Following on from the interview, the detailed feedback from the games company has given me a lot to think about. Specifically in the following areas:
- Getting to grips with more varied C# code
- Build some small, self-contained games
- Read up on SOLID principles
- Using versioning and project management tools at home
- Improve maths skills for 3d games
C# has come fairly naturally to me since a large part of my degree was in C++. Each of the Unity tutorials that I purchased have shown different aspects of C# and how. I’m guessing the best way to improve on this is just to immerse myself in the code with the attitudes of “you don’t know about all the things you don’t know” and “there’s always something new to learn”.
Small, self-contained games are trickier than I first thought, you want to be able to show off your programming, but also want to come up with an original game. I’m going to have to have a think about this one. I have some ideas, but they could be classed as bigger projects. I also don’t just want to replicate games with code through tutorials. What I am going to do is program games using tutorials and then attempt to apply new and different code that I have written. This may prove tricky at first, but as I go through more and more tutorials and learn more code it should become easier.
SOLID Principles of OOP
This is the theory behind , I’m not going to go to much in to it here, but instead point you towards Hacker Noon who has a good write up of the principles. To summarise, these principles make object oriented programming more efficient, allowing the programmer to develop, adapt, scale and reuse code. These principles are what has made OOP so fast-moving and developer-friendly.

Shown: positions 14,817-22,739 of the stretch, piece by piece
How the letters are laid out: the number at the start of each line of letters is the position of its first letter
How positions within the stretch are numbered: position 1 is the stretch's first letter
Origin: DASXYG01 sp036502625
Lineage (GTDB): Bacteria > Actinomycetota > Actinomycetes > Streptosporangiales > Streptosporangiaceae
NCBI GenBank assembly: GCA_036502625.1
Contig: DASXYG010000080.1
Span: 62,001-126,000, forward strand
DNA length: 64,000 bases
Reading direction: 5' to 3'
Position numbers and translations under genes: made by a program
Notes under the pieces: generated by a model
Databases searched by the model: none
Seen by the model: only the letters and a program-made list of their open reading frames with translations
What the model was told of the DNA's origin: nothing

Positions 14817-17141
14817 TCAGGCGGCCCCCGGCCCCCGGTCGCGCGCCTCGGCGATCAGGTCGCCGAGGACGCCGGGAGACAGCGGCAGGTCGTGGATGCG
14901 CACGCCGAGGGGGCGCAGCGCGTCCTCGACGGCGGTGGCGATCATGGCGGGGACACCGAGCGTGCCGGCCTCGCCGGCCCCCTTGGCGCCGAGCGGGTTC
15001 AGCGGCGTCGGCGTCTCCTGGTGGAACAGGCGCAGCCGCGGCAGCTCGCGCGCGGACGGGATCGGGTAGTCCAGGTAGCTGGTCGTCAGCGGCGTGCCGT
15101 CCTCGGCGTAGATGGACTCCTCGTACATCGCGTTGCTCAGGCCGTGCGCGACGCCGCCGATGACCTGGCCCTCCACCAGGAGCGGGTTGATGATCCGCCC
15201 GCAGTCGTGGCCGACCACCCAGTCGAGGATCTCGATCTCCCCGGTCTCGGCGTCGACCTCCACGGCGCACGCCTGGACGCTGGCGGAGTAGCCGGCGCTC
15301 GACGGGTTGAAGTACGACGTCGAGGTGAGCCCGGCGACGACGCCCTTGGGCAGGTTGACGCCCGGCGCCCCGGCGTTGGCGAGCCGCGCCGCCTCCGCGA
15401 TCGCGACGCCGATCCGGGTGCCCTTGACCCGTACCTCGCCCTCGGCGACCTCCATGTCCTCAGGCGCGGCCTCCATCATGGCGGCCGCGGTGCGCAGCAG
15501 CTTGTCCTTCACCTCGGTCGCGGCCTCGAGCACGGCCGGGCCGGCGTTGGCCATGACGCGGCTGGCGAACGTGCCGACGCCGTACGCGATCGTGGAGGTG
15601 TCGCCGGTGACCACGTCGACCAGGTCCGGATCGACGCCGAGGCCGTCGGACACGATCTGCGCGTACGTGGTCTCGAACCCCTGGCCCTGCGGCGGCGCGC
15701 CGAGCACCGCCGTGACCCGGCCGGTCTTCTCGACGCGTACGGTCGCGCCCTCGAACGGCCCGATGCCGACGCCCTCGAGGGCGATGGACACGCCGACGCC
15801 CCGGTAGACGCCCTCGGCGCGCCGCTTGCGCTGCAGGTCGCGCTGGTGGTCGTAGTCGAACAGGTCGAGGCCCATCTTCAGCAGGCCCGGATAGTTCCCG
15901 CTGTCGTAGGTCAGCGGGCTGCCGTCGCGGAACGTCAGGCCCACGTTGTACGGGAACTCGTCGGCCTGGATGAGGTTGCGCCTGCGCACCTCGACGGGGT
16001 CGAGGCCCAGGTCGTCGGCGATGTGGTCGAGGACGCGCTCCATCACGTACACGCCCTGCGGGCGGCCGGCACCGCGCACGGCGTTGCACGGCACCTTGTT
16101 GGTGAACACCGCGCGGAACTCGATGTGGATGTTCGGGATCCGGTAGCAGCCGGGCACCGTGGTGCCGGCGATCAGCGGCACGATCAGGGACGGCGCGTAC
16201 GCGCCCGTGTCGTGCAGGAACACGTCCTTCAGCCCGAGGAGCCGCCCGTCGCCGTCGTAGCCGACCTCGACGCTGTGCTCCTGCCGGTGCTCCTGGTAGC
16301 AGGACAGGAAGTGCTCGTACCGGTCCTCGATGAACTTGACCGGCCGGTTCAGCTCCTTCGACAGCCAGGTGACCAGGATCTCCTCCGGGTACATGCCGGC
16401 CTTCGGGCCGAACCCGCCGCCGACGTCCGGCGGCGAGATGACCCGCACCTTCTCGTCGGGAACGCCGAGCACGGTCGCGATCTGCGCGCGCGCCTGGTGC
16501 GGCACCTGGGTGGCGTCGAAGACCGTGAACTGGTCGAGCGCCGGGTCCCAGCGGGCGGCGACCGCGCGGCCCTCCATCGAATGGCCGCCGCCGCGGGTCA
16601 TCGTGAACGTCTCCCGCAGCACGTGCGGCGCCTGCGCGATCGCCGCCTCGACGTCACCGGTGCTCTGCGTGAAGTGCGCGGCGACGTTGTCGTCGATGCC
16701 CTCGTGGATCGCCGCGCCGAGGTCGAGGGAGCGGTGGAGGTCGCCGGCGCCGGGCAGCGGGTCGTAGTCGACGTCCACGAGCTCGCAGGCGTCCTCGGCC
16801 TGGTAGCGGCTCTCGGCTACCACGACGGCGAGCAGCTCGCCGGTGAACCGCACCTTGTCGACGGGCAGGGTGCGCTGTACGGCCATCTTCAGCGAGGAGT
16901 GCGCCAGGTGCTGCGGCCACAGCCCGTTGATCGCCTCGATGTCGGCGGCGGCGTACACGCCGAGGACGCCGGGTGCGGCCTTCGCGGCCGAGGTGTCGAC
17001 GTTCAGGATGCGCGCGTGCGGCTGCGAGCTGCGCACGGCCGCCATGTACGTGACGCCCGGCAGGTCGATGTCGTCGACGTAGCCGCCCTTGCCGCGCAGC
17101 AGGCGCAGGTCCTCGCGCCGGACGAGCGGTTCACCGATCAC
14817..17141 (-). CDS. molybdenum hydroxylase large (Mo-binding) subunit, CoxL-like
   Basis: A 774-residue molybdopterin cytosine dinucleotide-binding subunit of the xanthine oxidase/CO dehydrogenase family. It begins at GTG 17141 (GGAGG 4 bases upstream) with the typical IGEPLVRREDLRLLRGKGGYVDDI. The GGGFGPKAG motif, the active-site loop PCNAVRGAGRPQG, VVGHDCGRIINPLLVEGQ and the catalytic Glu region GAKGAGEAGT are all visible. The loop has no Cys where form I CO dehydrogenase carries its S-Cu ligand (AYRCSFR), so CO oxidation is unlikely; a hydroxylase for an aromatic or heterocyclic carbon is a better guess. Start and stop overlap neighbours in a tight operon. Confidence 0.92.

Project management tools
I needed to get organised, so this week I’ve spent time deciding on a tasking tool. My shortlist eventually was whittled down to Asana or Trello. I’ve only just scratched the surface by starting to look at Asana, but I can see that it is doing the job for me, and helps with the way my mind works (generally flitting about between different tasks). I’ve got a few projects on the go at once and this helps me to see where I left each project when I return to it.
Using Asana has been working well. In particular the app is handy for when I think about something to do or add to a project and it quickly allows me to add it. Getting used to using it took a bit of time but I’m starting to find it more and more useful as I go along.
Everyone knows GitHub right?! Now that they have “private” repositories, I started to use this to version my work. There is a handy Unity plugin that works fairly well, and while this was new to me, I found it fairly straightforward to set up and use. It’s odd using it for small, personal projects, but getting in to the habit of using version control can only be a good thing.
Maths used in games
Another one of the suggestions was to build on my 2d and 3d maths. I’ve taught maths before and am comfortable with maths to a high level. However, specific maths used for 3d games is another matter.
I was directed specifically to https://handmadehero.org/, which is something I’d come across before, but I was late to the party and so never really gave it a huge amount of focus due to the sheer scale of it. There are hours and hours and hours of videos of these guys showing the whole process of making a game, the. The difficulty with this is time, committing time to watching the videos and learning the whole process is difficult, so what I did was to start at the “Day 41”. Each video is still around an hour and a half which is still a weighty commitment for something that essentially you are just watching / following. I’m planning to watch around 2-3 of these a week, to build up my functional maths in a games environment.
As you can see, there is lots for me to work on, splitting up my time whilst trying to juggle life and an income is going to be tough. It still seems achievable, but the timeline could be difficult.